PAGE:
The U.S. deal that allowed Huawei CFO Meng Wanzhou to leave Canada and escape extradition was swiftly followed by China’s release of two Canadian detainees, Michael Kovrig and Michael Spavor. The apparent prisoner swap resolved a pressure point in U.S.-China relations, but only heightened concerns about China’s “hostage diplomacy.”
An intense diplomatic standoff between China and the U.S. and Canada came to an end on Friday, September 24, when an apparent prisoner swap was completed: Huawei CFO Mèng Wǎnzhōu 孟晚舟 was allowed to leave house arrest in Vancouver, and hours later, the former Canadian diplomat Michael Kovrig and entrepreneur Michael Spavor were released from prison in China.
- Meng struck a deal to admit “wrongdoing without guilt,” acknowledging that some of “Huawei’s business dealings were in breach of U.S. sanctions on Iran” — but the U.S. agreed to drop all charges against her after December 1, 2022, if she abides by the terms of the deal, per the SCMP.
- 1,028 days earlier, on December 1, 2018, Meng had been arrested by Canadian authorities in Vancouver at the request of U.S. officials, who had been investigating since April 2018 whether Huawei was violating U.S. sanctions on Iran. A lengthy, detailed, and public extradition trial followed.
- China responded to Meng’s arrest with blatant hostage-taking: First Michael Kovrig, a former Canadian diplomat and then adviser for the conflict resolution nonprofit the International Crisis Group, then Michael Spavor, an entrepreneur and North Korea expert, were disappeared in China in the weeks after Meng’s arrest. They were later charged with espionage, but their trials were held in secret and no evidence was ever publicly presented.
- Kovrig and Spavor were released “within hours” of Meng striking her deal — in the words of legal scholar Donald Clarke to the New York Times, Beijing is “not even making a pretense of a pretense that this was anything but a straight hostage situation.”
Meng given hero’s welcome back home
Meng’s return to China was covered live by state TV, while the tallest building in Shenzhen, where her plane landed, “lit up with scrolling slogan ‘Welcome Home, Meng Wanzhou’ across its facade,” per Bloomberg.
Social media lit up in celebration of Meng’s return, reports What’s on Weibo, with the top trending hashtags receiving billions of views. “Many called her a national hero, and hailed her return as a symbol of China’s victory over the West,” per CNN.
- “After more than 1,000 days of suffering, I finally returned to the embrace of my motherland,” Meng said in a brief speech on a red carpet in Shenzhen, referring to herself (in Chinese) as an “ordinary Chinese citizen.”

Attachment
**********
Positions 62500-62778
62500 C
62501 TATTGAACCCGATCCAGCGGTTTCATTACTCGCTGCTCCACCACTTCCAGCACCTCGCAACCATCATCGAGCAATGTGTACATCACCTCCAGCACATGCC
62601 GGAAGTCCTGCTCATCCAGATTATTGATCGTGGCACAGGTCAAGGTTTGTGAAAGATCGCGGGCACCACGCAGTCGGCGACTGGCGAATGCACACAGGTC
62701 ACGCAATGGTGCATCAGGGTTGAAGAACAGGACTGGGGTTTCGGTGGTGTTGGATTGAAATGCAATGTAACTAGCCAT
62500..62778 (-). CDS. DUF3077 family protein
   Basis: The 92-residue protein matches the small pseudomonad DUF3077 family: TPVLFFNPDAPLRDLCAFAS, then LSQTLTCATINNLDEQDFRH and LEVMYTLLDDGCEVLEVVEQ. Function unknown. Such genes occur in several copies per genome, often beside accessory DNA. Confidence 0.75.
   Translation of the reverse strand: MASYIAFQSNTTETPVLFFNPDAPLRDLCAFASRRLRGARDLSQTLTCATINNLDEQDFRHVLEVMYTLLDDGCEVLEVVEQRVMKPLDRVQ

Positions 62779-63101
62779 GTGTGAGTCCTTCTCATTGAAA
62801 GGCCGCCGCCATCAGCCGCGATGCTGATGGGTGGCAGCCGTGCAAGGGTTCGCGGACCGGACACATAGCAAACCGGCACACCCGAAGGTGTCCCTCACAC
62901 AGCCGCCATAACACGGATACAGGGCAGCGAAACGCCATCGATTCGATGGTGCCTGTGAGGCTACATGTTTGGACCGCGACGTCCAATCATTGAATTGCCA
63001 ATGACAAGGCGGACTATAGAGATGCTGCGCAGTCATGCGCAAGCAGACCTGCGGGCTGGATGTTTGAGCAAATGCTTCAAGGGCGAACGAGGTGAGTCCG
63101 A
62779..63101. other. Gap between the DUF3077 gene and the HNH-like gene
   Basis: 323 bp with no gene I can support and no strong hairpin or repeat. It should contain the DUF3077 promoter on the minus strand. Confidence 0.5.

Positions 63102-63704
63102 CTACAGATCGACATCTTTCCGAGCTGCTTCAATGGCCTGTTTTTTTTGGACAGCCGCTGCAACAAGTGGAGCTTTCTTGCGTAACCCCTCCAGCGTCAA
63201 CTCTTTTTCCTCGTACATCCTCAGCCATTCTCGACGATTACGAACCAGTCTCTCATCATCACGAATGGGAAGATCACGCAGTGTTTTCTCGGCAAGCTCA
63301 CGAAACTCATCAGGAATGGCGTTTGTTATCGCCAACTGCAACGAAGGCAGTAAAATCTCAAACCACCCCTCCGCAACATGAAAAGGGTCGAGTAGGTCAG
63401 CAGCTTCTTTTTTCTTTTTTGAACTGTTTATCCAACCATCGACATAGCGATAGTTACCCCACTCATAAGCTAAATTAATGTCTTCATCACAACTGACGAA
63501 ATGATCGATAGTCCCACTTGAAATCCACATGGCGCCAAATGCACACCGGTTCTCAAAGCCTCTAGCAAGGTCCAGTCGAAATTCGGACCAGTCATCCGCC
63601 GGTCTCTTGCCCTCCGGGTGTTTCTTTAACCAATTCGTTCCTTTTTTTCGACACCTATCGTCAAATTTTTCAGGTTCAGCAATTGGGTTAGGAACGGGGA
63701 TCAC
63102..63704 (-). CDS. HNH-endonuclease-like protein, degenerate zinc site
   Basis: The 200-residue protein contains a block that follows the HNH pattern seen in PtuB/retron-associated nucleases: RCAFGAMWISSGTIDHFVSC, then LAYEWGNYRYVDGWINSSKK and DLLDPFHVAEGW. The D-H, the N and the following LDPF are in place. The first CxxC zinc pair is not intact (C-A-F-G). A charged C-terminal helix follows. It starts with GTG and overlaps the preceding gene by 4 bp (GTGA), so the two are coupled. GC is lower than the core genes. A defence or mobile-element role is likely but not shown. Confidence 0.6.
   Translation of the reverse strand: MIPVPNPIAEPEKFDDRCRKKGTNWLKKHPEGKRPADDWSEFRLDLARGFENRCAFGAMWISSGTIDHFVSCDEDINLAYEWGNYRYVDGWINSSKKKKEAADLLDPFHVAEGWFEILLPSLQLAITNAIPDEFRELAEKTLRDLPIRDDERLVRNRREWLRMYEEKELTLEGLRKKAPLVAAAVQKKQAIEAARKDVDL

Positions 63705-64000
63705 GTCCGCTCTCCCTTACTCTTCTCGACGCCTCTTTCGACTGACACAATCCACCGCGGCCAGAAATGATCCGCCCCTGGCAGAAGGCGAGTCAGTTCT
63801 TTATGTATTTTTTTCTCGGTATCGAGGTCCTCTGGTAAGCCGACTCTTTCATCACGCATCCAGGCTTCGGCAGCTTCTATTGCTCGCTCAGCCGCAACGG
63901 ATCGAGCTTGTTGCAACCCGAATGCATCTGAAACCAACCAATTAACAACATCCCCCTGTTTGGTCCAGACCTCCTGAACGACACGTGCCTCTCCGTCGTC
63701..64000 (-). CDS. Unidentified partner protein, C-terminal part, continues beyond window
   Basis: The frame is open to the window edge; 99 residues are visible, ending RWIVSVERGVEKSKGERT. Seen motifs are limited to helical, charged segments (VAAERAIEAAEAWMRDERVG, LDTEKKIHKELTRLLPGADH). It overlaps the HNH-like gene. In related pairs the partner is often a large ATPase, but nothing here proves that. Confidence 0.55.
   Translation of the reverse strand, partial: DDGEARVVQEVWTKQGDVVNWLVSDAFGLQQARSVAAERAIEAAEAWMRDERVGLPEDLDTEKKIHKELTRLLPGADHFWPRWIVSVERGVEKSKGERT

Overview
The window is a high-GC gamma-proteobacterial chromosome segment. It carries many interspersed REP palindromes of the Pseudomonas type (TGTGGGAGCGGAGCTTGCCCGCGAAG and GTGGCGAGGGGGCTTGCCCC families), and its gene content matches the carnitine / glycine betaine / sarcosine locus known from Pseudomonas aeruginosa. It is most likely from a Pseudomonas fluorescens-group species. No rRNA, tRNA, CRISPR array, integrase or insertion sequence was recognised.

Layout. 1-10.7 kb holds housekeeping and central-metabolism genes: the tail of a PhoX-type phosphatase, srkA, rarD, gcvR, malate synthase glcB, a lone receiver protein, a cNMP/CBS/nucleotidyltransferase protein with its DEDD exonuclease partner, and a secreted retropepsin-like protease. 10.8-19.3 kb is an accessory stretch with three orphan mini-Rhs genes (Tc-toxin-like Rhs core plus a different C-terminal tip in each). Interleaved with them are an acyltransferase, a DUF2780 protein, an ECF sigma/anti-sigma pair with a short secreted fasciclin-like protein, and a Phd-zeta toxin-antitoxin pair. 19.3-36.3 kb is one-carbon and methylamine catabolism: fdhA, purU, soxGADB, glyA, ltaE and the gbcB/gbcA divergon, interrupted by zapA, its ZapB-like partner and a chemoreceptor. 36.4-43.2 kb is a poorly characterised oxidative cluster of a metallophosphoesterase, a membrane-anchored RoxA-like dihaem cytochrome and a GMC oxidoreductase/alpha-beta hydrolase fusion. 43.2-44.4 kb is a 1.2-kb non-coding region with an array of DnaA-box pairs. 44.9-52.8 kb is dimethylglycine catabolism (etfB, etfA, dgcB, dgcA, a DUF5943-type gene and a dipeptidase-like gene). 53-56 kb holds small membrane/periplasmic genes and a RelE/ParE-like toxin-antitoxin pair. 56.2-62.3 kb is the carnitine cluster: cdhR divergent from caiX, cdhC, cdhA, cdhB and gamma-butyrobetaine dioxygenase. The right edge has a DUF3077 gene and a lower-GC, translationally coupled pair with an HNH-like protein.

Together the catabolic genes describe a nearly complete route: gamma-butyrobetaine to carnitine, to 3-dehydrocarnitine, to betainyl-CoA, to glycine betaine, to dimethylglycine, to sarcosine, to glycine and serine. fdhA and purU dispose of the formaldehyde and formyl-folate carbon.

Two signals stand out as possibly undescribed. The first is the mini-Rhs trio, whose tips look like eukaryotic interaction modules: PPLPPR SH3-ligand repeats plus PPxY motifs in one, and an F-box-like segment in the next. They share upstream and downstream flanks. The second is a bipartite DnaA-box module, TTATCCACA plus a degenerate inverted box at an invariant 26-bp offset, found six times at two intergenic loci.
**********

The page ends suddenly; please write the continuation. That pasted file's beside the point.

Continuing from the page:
- “She was arrested because of a rising China,” said state media Xinhua, adding, “So was her release!”
Why was Meng released?
Contra Xinhua, the answer might lie partly in legal details: According to two sources cited by the NYT, neither Meng nor the U.S. Justice Department “felt entirely sure they would win the fight over extraditing her,” so there was incentive for both parties to strike a deal.
- The fact that the U.S. is continuing its criminal case against Huawei, despite giving up on Meng, may further support “an inference that the decision was in part based on uncertainty regarding extradition outcome,” legal scholar Maggie Lewis noted.
But politics also could have played a part: A demand to “drop the extradition of Meng Wanzhou” was one of the key points of a “list of wrongdoings” that China gave the U.S. back in July. And though the Biden administration officially holds that the Justice Department deal with Meng was independently arranged, the Wall Street Journal writes that it “demonstrated a little-noticed pragmatic dimension to the relationship.”
- Regardless of whether the White House coordinated the deal with Meng, it resolves a major pressure point in U.S.-China relations, and comes after several other moves to resolve irritants in the relationship: “U.S. consulates in China have approved tens of thousands of visas for Chinese students; the Justice Department in July withdrew charges against five visiting researchers accused of hiding their affiliations with China’s military; and U.S. agencies have halted actions against Chinese technology products the Trump administration had labeled national-security risks,” such as WeChat and TikTok.
Author: Lucas Niewenhuis, SupChina